We assessed 242 adults and children who received solidorgan transplants in 26 transplant centres (21 from the USA, four from Canada, and one from the Netherlands). Five patients did not meet study entry criteria and were excluded from analysis (four had nosocomially acquired infection and one had received antiviral prophylaxis), leaving 237 patients in the study. The shows the date of symptom onset, with a peak during the first week of November, 2009. The median time of symptom onset after transplant was 3.6 years (range 14 days–21.9 years). shows demographic data including type of transplant and immunosuppression. The most common transplant types were kidney and liver. Immunosuppressive treatment varied but included a calcineurin inhibitor (tacrolimus or ciclosporin) in most patients.
Date of symptom onset during pandemic
Demographics of recipients of solid-organ transplants with influenza A
The most common presenting symptoms were cough in 199 (91%) of 218 patients, then fever in 193 (85%) of 226, myalgias in 91 (51%) of 178, rhinorrhoea in 82 (43%) of 193, sore throat in 80 (43%) of 185, and headache in 59 (32%) of 186. Children were not always able to report certain symptoms. In a comparison of presenting symptoms in adult versus paediatric transplant recipients, children were substantially more likely to present with fever, rhinorrhoea, sore throat, and headache than were adult patients (). 62 (31%) of 201 patients had ill household contacts.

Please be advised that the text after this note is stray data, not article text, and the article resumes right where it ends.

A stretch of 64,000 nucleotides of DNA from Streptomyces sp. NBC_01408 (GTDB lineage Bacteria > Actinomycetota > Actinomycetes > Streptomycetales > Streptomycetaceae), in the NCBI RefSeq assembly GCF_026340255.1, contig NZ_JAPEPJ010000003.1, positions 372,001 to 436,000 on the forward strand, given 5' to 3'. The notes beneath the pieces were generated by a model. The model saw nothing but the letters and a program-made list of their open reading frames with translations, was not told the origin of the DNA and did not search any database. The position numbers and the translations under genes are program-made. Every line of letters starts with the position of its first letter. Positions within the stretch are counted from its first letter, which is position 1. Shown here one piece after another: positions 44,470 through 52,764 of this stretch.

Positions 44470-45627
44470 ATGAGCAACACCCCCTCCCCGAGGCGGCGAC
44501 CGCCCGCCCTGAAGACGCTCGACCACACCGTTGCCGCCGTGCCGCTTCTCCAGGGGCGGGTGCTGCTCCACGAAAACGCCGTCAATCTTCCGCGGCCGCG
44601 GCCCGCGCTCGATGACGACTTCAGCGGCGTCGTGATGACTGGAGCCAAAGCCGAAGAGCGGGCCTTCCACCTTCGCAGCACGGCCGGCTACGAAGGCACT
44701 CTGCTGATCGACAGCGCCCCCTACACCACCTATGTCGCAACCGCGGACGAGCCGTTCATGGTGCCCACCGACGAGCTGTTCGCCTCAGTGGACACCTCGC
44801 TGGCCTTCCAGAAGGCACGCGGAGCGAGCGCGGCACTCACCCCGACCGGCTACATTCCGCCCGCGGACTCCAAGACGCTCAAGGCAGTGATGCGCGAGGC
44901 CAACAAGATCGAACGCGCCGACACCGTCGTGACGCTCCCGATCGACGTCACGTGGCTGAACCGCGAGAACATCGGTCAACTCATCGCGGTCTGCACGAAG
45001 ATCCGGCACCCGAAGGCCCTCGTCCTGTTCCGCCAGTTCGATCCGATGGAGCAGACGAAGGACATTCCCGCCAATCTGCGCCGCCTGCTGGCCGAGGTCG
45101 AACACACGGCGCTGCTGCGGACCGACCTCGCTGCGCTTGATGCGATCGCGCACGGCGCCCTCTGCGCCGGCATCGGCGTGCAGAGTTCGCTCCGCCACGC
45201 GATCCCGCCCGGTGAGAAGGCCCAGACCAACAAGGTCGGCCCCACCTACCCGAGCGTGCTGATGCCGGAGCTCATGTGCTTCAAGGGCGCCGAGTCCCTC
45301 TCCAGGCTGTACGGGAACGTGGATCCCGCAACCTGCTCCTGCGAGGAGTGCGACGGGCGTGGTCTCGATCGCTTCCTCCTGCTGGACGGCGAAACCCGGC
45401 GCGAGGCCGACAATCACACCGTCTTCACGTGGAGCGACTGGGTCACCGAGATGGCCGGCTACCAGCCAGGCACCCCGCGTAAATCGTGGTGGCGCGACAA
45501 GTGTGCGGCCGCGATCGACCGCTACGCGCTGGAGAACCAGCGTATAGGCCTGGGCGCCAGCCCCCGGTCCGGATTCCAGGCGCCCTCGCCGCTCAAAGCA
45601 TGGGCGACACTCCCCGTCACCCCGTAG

Clinical presentation and complications of influenza A in adult and paediatric recipients of solid-organ transplants
Imaging (chest radiograph or CT) data were available for 230 (97%) of 237 patients. Imaging was normal or unchanged in 157 (68%) patients. The remaining 73 (32%) patients had imaging findings consistent with pneumonia. The types of imaging abnormalities varied but were predominantly reported as either air space consolidation or interstitial infiltrate. Bacterial pathogens were identified from sputum or bronchoalveolar lavage fluid in 13 (6%) of 237 patients and included five patients with Staphylococcus aureus, five with Pseudomonas aeruginosa, and three with other organisms. Two patients also had fungal infections. Respiratory virus co-infections were rare and included respiratory syncytial virus (two patients) and rhinovirus (two patients). Concomitant cytomegalovirus viraemia was detected in eight (3%) of 237 patients. Other complications included four cases of otitis media, two of sinusitis, and one of encephalitis. 116 (61%) of 190 patients had lymphopenia (lymphocyte count <1000 cells per μL) at diagnosis. Serum IgG concentration before onset of illness was available for 40 patients: 19 (48%) had hypogammaglobulinaemia (IgG <7 g/L). Before symptom onset, 55 (40%) of 139 patients had received the 2009–10 seasonal influenza vaccination and 20 (11%) of 177 patients had been immunised with pandemic H1N1 vaccine. Vaccination status in the remaining patients was unknown.
To be included in the study all patients were required to have confirmed influenza A. Influenza A was subtyped as pandemic H1N1 in 162 (68%) of 237 patients. The primary method of microbiological sampling was nasopharyngeal swab in 191 (89%) of 214 patients. Influenza PCR was the main method of diagnosis in 142 (70%) of 204 patients. Other methods of diagnosis used were culture in 25 of (12%) 204 patients, direct fluorescent antibody in 29 (14%), and rapid antigen in eight (4%).